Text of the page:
THE STORY BEGINS LIKE SO MANY OTHERS: I was at a dinner party. As I chatted casually about my lesbian YA novel, Sister Mischief, I was met with an incisive comment on the state of lesbian literature, which I paraphrase here:
"Why is it that all lesbian novels end with one lover either dying or going straight?"
The statement stung me. Almost every lesbian novel I could think of, including my own, seemed to acquiesce to this dichotomy. I knew that there was ample work to be done in expanding the LGBTQ canon, but was it true that all lesbian stories ended tragically, and if so, had we really failed to invent more than two conclusions? I decided to investigate the issue.
Radclyffe Hall's 1928 The Well of Loneliness, called "the most depressing lesbian novel ever written" by critic Lisa Walker, initiated the tragic convention in the lesbian coming-of-age story. While considerable progress has been made in generating more hopeful narratives, the lesbian romantic tradition is nonetheless marked by fear, melodrama, and secrecy. According to literature, the Sapphic love story rarely ends well.
After 1980, the lesbian love story often interweaves with a "coming-out" story, adding what queer theorist Michael Warner calls "the special burden of disclosure" to gay characters' emotional journeys. Unlike straight characters, gay characters are charged with disclaiming their sexual preferences, further particularizing the queer bildungsroman as one moving toward, or moving past, self-disclosure. As a result, a character's self-realization as queer is seldom incidental to a story.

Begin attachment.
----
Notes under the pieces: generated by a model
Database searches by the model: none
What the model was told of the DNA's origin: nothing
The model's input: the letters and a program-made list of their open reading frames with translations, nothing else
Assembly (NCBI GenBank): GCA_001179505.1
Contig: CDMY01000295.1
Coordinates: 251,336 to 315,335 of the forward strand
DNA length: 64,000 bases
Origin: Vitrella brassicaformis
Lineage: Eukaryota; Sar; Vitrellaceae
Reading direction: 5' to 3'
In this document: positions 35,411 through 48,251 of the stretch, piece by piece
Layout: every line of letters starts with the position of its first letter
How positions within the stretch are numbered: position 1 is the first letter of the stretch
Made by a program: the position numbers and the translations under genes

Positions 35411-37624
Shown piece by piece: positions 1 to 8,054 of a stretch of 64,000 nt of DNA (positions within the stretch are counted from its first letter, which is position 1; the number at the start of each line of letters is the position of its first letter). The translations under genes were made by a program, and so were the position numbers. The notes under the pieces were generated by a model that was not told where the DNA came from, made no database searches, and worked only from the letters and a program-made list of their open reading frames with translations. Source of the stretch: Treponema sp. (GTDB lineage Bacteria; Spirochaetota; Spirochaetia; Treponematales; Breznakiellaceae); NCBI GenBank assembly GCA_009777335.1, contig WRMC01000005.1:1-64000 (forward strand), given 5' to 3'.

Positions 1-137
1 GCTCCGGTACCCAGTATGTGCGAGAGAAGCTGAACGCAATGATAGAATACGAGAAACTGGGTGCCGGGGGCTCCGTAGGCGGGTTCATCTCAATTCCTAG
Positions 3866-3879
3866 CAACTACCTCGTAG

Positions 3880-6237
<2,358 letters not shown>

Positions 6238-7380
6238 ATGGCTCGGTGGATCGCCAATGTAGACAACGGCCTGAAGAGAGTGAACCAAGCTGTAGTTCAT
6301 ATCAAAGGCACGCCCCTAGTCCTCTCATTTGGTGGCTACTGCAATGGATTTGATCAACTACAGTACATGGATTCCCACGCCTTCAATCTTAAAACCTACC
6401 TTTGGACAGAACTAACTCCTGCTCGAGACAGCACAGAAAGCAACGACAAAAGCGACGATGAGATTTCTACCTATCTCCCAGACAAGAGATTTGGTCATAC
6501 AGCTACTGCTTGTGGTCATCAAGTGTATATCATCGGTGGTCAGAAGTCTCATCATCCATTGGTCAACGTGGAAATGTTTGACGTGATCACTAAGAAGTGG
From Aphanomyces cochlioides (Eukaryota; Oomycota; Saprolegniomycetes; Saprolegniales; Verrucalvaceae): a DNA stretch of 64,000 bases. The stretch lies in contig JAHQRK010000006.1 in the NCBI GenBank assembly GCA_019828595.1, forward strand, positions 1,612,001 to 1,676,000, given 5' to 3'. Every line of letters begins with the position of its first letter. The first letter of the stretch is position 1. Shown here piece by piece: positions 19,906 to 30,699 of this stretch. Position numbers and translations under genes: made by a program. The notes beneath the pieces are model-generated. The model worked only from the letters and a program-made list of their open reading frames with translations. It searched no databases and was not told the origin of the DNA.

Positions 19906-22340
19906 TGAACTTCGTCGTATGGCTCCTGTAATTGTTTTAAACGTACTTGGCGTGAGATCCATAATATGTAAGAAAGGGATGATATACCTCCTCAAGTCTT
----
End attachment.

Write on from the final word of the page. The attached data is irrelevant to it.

But how true, how frequent, is the "dead or straight" binary to the lesbian novel at large? Six books struck me as fruitful territory upon which to unleash the trope, representing a range of era, class, and cultural settings while maintaining a unity of theme. Annie on My Mind, A Love Story Starring My Dead Best Friend, and Kissing Kate are classified as young adult fiction, and illustrate a central love story. Oranges Are Not the Only Fruit, The Well of Loneliness, and Fried Green Tomatoes at the Whistle Stop Cafe are not considered YA, but do depict an erotic coming-of-age narrative. Be warned: As a result of reviewing the books' endings, spoilers abound.
The Well of Loneliness, Radclyffe Hall (1928)
No lesbian novel has earned a more contentious critical reception than The Well of Loneliness. Published originally in England to a Howl-scale shitstorm - London's Sunday Express launched a morality campaign against the book that led to an obscenity trial - The Well still ignites controversy. No survey of Sapphic tragedies would be complete without attending to the excellent queer theory that has underpinned their place in the canon, and critic Heather Love's work on The Well astutely emphasizes the novel's reception by lesbian readers: She call...read more